Debt settlement is a negotiation entered into by a debt-ridden consumer with his/her lender. Commonly, lenders will agree to forgive at least a portion of the debt: maybe half, although deals can still vary greatly. Once settlements are reached, the final terms are laid in writing. The initial sum of money paid to the creditor is considered a fee for services rendered. Settlements are also recorded as a debt and can stay on your credit report for up to ten years.
This is the type of deal most people are familiar with: you hire a company to negotiate with your creditors on your behalf. The company will pay them a lump sum that is more or less equivalent to the total amount you owe. In most cases, you will have to pay this sum in about two to four years. Most companies charge an up front lump sum payment, but some do allow a percentage of your debt to be waived or forgiven (this is referred to as a “creditor mitigation”).
A debt settlement can help you avoid late fees, prevent over-limit fees and cancel credit card debt. If you negotiate with your creditor, you may be able to eliminate any penalty charges and accumulate only the amount you originally owe. With the elimination of penalties, your payments will typically become affordable. Additionally, you will be required to make monthly payments towards your remaining balance – a positive sign that your accounts are reaching the end of their terms. As your balances decrease, your credit scores could take a significant hit, however.
Settling debts with your creditors can have negative effects on your credit scores – however. Lenders do not take kindly to individuals who continually fail to meet their financial obligations. If you have a history of late payments, a high ratio of missed payments and a history of filing bankruptcy, these lenders may believe you are a risk and be more reluctant to work with you on a debt settlement plan. As mentioned earlier, there are pros and cons associated with each option. It’s important to weigh your options so you can decide if a debt settlement company is right for you.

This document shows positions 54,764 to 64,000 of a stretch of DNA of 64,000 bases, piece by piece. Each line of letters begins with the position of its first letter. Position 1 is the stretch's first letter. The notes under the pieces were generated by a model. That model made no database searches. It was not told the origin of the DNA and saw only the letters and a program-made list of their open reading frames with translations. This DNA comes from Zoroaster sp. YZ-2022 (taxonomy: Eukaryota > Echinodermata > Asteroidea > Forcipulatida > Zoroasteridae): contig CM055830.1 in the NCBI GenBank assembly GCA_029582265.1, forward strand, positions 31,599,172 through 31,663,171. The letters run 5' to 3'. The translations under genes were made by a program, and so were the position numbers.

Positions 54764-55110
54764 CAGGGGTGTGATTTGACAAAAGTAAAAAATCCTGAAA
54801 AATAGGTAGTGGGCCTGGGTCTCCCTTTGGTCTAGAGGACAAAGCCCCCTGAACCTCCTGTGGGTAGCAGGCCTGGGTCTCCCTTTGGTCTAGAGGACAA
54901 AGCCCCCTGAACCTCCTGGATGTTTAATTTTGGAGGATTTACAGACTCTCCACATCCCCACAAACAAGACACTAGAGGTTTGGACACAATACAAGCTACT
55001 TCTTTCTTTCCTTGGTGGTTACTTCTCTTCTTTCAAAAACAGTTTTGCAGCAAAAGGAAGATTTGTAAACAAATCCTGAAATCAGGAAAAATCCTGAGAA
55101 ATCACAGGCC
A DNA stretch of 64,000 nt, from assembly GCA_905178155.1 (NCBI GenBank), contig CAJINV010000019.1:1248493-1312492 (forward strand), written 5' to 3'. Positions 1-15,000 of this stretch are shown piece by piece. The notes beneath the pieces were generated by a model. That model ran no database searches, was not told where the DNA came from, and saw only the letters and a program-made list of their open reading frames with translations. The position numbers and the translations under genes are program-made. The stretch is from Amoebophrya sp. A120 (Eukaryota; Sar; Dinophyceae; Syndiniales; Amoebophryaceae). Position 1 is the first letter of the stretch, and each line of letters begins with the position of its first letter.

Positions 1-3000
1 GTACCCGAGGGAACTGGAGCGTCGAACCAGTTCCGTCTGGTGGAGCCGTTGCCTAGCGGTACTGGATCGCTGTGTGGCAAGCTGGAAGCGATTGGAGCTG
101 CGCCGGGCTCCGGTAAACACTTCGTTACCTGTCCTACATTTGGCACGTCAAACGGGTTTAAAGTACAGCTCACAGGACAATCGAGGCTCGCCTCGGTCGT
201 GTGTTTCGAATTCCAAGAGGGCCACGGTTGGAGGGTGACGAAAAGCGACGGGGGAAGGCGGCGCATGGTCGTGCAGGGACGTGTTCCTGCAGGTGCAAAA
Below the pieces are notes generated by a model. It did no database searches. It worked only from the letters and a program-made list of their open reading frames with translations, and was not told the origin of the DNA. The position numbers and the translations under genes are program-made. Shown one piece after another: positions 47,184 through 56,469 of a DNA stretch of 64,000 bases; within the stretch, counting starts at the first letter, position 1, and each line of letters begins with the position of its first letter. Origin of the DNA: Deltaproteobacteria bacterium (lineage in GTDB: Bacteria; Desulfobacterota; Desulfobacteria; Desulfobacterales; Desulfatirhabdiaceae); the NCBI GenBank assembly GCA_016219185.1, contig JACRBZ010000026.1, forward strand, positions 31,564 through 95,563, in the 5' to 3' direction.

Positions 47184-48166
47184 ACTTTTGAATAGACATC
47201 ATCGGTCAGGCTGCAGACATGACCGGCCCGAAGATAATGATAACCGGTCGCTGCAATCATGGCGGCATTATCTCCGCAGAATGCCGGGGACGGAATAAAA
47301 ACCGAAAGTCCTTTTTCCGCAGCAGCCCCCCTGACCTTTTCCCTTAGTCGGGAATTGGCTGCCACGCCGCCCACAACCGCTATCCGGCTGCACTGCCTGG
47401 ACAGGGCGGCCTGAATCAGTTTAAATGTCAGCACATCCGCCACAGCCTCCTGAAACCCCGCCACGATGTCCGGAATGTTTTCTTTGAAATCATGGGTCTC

One of the primary pros associated with a debt settlement program is that it does not require you to leave your home or other property. In order to settle your accounts, you will generally need to provide proof of income. The loan is paid off from your creditors in lump sum amounts. Typically, this is accomplished by paying off the accounts in full over five to ten years, depending on the type of agreement you enter into. The loan is usually made using an installment arrangement.
Another pro is that you can often reduce your monthly payments by 50% or more. This allows you to get out of debt quicker. There are some drawbacks to debt settlement as well. One of these is that you will likely have to deal with the collection of payments from your creditors. The good news is that most debt settlement companies may offer you a payment plan to help alleviate the responsibility of creditors.
One of the most important and most significant con is that you could become a victim of identity theft. This is often a problem because of the ease with which criminals can obtain information pertaining to you and your accounts. If you have your social security number, credit card numbers, bank account information or other private information, you could become a victim of identity theft. As a result of this, it is important to use caution when providing personal information online or when sharing this information with anyone else.
One of the most important things you can do to avoid becoming a victim of identity theft is to make sure that you do not make any large purchases until you know you can afford them. You should also check any mail you receive for fraudulent offers to finance your new purchase. In addition, you should not provide your personal information to anyone you do not know requesting money to help you pay off your debts. Remember that debt settlement companies are legitimate financial products to use, but you need to make sure that you are making the right decisions in regards to your financial health and the security of your financial information.